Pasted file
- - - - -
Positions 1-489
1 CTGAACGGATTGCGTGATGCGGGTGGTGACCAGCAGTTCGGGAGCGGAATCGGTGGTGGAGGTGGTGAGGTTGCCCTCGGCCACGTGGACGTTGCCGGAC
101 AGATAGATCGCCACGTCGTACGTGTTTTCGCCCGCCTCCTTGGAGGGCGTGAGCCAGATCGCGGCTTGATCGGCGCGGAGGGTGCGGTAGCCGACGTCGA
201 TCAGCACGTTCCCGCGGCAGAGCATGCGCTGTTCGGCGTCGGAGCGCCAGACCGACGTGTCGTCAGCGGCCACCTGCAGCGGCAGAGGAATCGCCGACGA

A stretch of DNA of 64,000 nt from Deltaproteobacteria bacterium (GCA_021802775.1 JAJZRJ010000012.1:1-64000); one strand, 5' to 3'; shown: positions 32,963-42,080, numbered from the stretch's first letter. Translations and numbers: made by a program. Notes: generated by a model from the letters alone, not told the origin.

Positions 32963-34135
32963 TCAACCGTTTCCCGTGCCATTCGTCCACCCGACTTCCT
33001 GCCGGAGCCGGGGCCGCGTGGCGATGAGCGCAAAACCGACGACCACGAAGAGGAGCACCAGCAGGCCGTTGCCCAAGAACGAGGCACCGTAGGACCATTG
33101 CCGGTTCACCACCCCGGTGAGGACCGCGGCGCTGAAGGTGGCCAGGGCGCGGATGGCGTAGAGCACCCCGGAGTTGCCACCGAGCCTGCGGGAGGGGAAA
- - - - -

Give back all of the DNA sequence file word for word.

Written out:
Positions 1-489
1 CTGAACGGATTGCGTGATGCGGGTGGTGACCAGCAGTTCGGGAGCGGAATCGGTGGTGGAGGTGGTGAGGTTGCCCTCGGCCACGTGGACGTTGCCGGAC
101 AGATAGATCGCCACGTCGTACGTGTTTTCGCCCGCCTCCTTGGAGGGCGTGAGCCAGATCGCGGCTTGATCGGCGCGGAGGGTGCGGTAGCCGACGTCGA
201 TCAGCACGTTCCCGCGGCAGAGCATGCGCTGTTCGGCGTCGGAGCGCCAGACCGACGTGTCGTCAGCGGCCACCTGCAGCGGCAGAGGAATCGCCGACGA

A stretch of DNA of 64,000 nt from Deltaproteobacteria bacterium (GCA_021802775.1 JAJZRJ010000012.1:1-64000); one strand, 5' to 3'; shown: positions 32,963-42,080, numbered from the stretch's first letter. Translations and numbers: made by a program. Notes: generated by a model from the letters alone, not told the origin.

Positions 32963-34135
32963 TCAACCGTTTCCCGTGCCATTCGTCCACCCGACTTCCT
33001 GCCGGAGCCGGGGCCGCGTGGCGATGAGCGCAAAACCGACGACCACGAAGAGGAGCACCAGCAGGCCGTTGCCCAAGAACGAGGCACCGTAGGACCATTG
33101 CCGGTTCACCACCCCGGTGAGGACCGCGGCGCTGAAGGTGGCCAGGGCGCGGATGGCGTAGAGCACCCCGGAGTTGCCACCGAGCCTGCGGGAGGGGAAA